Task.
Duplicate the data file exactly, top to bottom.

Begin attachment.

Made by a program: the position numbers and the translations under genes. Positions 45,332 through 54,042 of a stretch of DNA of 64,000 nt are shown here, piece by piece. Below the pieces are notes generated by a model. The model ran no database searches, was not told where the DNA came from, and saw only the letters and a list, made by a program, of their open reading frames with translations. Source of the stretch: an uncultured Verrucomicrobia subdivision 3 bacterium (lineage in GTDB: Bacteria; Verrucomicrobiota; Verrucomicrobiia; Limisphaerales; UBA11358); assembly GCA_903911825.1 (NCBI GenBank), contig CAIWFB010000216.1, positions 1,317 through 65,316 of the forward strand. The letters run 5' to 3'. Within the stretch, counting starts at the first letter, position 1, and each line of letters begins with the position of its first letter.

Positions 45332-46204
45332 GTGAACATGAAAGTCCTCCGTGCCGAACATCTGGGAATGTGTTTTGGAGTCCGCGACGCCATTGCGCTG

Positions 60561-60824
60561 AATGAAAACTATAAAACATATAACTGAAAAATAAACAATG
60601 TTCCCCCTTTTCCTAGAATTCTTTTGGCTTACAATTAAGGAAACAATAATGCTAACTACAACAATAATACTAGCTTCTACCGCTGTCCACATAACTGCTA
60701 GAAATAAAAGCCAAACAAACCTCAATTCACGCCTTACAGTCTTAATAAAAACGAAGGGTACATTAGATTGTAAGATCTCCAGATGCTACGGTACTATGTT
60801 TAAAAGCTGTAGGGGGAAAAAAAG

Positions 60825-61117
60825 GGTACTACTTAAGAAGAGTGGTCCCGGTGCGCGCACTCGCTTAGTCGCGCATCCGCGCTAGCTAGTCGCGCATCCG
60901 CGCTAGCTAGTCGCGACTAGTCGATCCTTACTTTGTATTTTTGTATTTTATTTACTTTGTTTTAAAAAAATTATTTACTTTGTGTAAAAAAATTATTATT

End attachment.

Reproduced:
Made by a program: the position numbers and the translations under genes. Positions 45,332 through 54,042 of a stretch of DNA of 64,000 nt are shown here, piece by piece. Below the pieces are notes generated by a model. The model ran no database searches, was not told where the DNA came from, and saw only the letters and a list, made by a program, of their open reading frames with translations. Source of the stretch: an uncultured Verrucomicrobia subdivision 3 bacterium (lineage in GTDB: Bacteria; Verrucomicrobiota; Verrucomicrobiia; Limisphaerales; UBA11358); assembly GCA_903911825.1 (NCBI GenBank), contig CAIWFB010000216.1, positions 1,317 through 65,316 of the forward strand. The letters run 5' to 3'. Within the stretch, counting starts at the first letter, position 1, and each line of letters begins with the position of its first letter.

Positions 45332-46204
45332 GTGAACATGAAAGTCCTCCGTGCCGAACATCTGGGAATGTGTTTTGGAGTCCGCGACGCCATTGCGCTG

Positions 60561-60824
60561 AATGAAAACTATAAAACATATAACTGAAAAATAAACAATG
60601 TTCCCCCTTTTCCTAGAATTCTTTTGGCTTACAATTAAGGAAACAATAATGCTAACTACAACAATAATACTAGCTTCTACCGCTGTCCACATAACTGCTA
60701 GAAATAAAAGCCAAACAAACCTCAATTCACGCCTTACAGTCTTAATAAAAACGAAGGGTACATTAGATTGTAAGATCTCCAGATGCTACGGTACTATGTT
60801 TAAAAGCTGTAGGGGGAAAAAAAG

Positions 60825-61117
60825 GGTACTACTTAAGAAGAGTGGTCCCGGTGCGCGCACTCGCTTAGTCGCGCATCCGCGCTAGCTAGTCGCGCATCCG
60901 CGCTAGCTAGTCGCGACTAGTCGATCCTTACTTTGTATTTTTGTATTTTATTTACTTTGTTTTAAAAAAATTATTTACTTTGTGTAAAAAAATTATTATT